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By Martha C. White
August 17, 2016
Image Source/Ditto—Getty Images/Image Source

Maybe there’s something to that saying about the road less traveled. As it turns out, doing less traveling yourself can save you big.

Insurers generally offer discounts for low-mileage drivers–those who log in 5,000 or fewer miles annually. A new study of car insurance rates across the United States from InsuranceQuotes.com shows just how much such drivers can save. The study finds that people who drive 5,000 miles a year have premiums that are, on average, 9% lower than drivers who put the more typical 15,000 miles a year on their cars.

In some states, the savings can be even higher. For instance, California drivers who keep their annual driving to 5,000 miles or less have car insurance premiums that are an average of 26% cheaper than those who drive 15,000 miles annually, and 30% less than people who put 20,000 miles a year on their vehicles.

Mind you, insurers don’t automatically give low-mileage drivers discounts on their premiums. Customers need to specifically ask for discounts if one or more of their cars are used minimally each year.

Of course, this way of saving money on car insurance isn’t going to help if you have an hour-long commute to work. If that’s the case, look into other ways to save like dropping collision coverage (not worth it for cars worth $4,000 or less, experts say) or choosing a higher deductible.

Read Next: Why Auto Insurance Rates in One State Are Double the National Average

Or, if this is an option, switch states: InsuranceQuotes found that high-mileage drivers in some states are penalized very little or not at all for racking up the miles. In North Carolina, for instance, a 5,000-a-year driver would pay the same as a person who drove 20,000 miles a year, all other things being equal, and the rate increase was a mere 3% or less in Utah, Rhode Island, Texas and Connecticut.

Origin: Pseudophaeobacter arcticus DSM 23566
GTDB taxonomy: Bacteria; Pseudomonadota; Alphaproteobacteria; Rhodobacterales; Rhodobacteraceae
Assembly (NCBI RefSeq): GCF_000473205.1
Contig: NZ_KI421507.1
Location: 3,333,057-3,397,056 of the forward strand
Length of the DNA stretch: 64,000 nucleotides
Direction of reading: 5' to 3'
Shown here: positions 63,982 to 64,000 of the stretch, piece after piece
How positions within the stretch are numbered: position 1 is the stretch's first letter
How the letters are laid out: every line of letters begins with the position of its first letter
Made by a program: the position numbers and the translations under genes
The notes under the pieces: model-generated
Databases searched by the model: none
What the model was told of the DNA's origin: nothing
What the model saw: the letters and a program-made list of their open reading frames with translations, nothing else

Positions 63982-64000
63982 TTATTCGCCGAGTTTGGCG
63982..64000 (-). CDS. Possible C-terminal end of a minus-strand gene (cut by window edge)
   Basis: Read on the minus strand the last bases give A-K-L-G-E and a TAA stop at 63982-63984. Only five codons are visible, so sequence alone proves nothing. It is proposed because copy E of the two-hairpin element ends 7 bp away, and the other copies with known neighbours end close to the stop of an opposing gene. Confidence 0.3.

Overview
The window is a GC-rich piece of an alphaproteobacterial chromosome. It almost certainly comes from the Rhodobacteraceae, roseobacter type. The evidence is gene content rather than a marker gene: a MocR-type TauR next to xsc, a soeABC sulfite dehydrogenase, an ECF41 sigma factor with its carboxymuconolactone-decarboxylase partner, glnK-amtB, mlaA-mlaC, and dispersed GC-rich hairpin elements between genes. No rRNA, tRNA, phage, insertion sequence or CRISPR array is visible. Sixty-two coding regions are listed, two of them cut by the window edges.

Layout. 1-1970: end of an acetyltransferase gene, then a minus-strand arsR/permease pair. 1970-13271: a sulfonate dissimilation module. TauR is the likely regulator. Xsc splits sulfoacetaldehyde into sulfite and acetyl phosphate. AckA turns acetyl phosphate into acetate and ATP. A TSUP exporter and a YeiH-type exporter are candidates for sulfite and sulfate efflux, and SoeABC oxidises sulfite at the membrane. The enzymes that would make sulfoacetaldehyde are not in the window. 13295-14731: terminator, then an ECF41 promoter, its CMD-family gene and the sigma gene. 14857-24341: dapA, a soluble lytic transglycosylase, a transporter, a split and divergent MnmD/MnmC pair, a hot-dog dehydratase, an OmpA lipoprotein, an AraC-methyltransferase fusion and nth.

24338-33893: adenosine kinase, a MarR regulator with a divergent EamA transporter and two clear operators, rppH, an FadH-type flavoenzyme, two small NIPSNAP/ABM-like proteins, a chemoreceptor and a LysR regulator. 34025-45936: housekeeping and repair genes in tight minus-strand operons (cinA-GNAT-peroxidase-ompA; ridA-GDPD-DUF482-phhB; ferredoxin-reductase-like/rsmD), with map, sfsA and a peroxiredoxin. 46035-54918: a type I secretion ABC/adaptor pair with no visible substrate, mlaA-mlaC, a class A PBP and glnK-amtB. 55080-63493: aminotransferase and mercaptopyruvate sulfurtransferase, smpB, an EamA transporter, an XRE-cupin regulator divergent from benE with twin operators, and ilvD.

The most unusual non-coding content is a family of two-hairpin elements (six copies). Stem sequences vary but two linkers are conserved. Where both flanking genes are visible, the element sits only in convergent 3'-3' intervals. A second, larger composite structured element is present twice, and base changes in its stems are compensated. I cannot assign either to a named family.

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The purpose of this disclosure is to explain how we make money without charging you for our content.

Our mission is to help people at any stage of life make smart financial decisions through research, reporting, reviews, recommendations, and tools.

Earning your trust is essential to our success, and we believe transparency is critical to creating that trust. To that end, you should know that many or all of the companies featured here are partners who advertise with us.

Our content is free because our partners pay us a referral fee if you click on links or call any of the phone numbers on our site. If you choose to interact with the content on our site, we will likely receive compensation. If you don't, we will not be compensated. Ultimately the choice is yours.

Opinions are our own and our editors and staff writers are instructed to maintain editorial integrity, but compensation along with in-depth research will determine where, how, and in what order they appear on the page.

To find out more about our editorial process and how we make money, click here.

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